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Capua is a city in the near by Caserta, The city is often mistaken for Santa Maria Capua Vetere which is the actual old city of Capua, site of the Amphitheatre. The commune of Capua was founded after the old city of Capua (today, Santa Maria Capua Vetere) was destroyed by the Saracens in 841 AD.

Ancient Capua

The name of Capua comes from the Etruscan Capue. The meaning remains unknown. Its foundation is attributed by Cato the Elder to the Etruscans, and the date given as about 260 years before it was "taken" by Rome. If this is true it refers not to its capture in the second Punic War (211 BC) but to its submission to Rome in 338 BC, placing the date of foundation at about 600 BC, while Etruscan power was at its highest. In the area several settlements of the Villanovian civilization were present in pre-historical times, and these were probably enlarged by the Oscans and subsequently by the Etruscans.

In the second Samnite War with Rome, Capua proved an untrustworthy Roman ally, so that after the defeat of the Samnites, the Ager Falerus on the right bank of the Volturnus was confiscated. In 318 BC the powers of the native officials (meddices) were limited by the appointment of officials with the title praefecti Capuam Cumas (taking their name from the most important towns of Campania); these were at first mere deputies of the praetor urbanus, but after 123 BC were elected Roman magistrates, four in number; they governed the whole of Campania until the time of Augustus, when they were abolished. It was the capital of Campania Felix.

In 312 BC, Capua was connected with Rome by the construction of the Via Appia, the most important of the military highways of Italy. The gate by which it left the Servian walls of Rome bore the name Porta Capena -- perhaps the only case in which a gate in this enceinte bears the name of the place to which it led. At what time the Via Latina was stretched to Casilinum is doubtful (it is quite possible that it was done when Capua fell under Roman supremacy, i.e. before the construction of the Via Appia); it afforded a route only 10 km (6 mi) longer, and the difficulties with its construction were much less; it also avoided the troublesome journey through the Pontine Marshes.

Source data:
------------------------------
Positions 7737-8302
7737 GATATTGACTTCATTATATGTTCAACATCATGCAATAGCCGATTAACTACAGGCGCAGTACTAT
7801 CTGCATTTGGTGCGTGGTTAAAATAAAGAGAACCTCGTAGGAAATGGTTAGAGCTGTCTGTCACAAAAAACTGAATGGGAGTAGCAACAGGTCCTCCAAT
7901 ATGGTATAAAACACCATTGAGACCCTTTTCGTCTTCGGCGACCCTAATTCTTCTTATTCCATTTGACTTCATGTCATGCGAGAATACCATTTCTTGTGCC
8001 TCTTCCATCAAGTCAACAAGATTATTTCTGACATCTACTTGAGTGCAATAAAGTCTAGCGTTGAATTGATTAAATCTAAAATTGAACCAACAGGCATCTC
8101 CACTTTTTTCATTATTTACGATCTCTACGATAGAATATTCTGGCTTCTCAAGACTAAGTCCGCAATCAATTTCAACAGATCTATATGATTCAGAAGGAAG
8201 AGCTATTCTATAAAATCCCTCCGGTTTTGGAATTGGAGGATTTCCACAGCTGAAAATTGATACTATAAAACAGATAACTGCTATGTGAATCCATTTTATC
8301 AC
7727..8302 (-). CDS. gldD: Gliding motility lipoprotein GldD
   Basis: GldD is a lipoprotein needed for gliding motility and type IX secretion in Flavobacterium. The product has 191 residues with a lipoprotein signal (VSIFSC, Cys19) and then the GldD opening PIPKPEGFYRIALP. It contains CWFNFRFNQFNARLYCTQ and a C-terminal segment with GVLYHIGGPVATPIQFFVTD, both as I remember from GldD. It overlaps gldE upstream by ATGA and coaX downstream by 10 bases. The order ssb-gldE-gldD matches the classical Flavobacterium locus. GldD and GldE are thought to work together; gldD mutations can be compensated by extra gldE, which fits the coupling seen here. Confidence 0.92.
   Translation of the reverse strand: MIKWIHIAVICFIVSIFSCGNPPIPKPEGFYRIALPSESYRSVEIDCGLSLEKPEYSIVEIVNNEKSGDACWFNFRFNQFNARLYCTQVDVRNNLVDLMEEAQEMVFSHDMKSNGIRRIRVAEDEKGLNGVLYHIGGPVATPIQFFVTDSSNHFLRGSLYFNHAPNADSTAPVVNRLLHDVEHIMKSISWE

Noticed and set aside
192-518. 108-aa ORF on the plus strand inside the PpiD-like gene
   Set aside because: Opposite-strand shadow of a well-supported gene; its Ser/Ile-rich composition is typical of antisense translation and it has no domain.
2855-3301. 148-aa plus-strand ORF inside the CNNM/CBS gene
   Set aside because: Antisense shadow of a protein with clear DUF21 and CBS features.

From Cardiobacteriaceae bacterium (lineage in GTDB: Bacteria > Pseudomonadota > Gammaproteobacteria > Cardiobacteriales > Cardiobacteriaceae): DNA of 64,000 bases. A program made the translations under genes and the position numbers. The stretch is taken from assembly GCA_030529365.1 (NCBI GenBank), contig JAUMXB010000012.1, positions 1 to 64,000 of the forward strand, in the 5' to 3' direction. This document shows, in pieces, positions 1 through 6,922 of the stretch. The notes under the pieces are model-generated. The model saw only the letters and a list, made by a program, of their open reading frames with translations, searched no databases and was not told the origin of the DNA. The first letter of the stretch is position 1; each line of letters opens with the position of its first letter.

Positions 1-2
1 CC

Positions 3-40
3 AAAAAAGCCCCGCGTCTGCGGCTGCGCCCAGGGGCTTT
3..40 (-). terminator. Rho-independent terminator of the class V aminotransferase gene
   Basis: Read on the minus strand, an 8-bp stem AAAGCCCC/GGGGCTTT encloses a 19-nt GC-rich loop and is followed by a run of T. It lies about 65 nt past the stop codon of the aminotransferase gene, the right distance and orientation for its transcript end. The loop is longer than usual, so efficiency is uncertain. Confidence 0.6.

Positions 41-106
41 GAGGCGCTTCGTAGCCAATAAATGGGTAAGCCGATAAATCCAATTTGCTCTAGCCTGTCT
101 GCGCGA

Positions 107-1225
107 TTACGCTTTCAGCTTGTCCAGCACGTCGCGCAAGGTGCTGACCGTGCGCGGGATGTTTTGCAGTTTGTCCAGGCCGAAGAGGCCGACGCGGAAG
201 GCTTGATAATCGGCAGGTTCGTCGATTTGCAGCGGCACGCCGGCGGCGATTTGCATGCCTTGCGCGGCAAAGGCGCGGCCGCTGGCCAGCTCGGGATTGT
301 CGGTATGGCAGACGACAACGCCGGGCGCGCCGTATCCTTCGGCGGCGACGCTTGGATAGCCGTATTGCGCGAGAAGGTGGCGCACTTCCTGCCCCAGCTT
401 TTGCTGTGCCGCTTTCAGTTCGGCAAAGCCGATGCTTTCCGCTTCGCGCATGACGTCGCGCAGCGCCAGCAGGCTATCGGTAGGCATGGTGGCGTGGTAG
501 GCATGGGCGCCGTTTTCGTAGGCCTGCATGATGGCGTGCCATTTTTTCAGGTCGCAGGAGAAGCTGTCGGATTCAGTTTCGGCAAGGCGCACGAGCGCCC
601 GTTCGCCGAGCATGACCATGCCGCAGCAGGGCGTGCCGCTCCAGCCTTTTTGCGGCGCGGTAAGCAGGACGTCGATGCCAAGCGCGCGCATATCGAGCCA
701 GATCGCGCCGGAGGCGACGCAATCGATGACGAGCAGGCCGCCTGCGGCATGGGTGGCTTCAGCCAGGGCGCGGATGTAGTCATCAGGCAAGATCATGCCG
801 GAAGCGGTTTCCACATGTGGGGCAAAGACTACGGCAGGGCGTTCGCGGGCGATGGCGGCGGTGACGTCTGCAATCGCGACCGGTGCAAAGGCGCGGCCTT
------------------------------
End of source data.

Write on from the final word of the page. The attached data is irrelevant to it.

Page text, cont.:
Its luxury remained proverbial; and Campania is especially spoken of as the home of gladiatorial combats. From the gladiatorial schools of Campania came Spartacus and his followers in 73 BC. Julius Caesar as consul in 59 BC succeeded in carrying out the establishment of a Roman colony under the name Julia Felix in connection with his agrarian law, and 20,000 Roman citizens were settled in this territory.

The number of colonists was increased by Mark Anthony, Augustus (who constructed an aqueduct from the Mons Tifata and gave the town of Capua estates in the district of Cnossus in Crete valued at 12 million sesterces) and Nero.

In the war of 69 it took the side of Vitellius. Under the later empire it is not often mentioned; but in the 4th century it was the seat of the consularis Campaniae and its chief town, though Ausonius puts it behind Mediolanum (Milan) and Aquileia in his ordo nobilium urbium.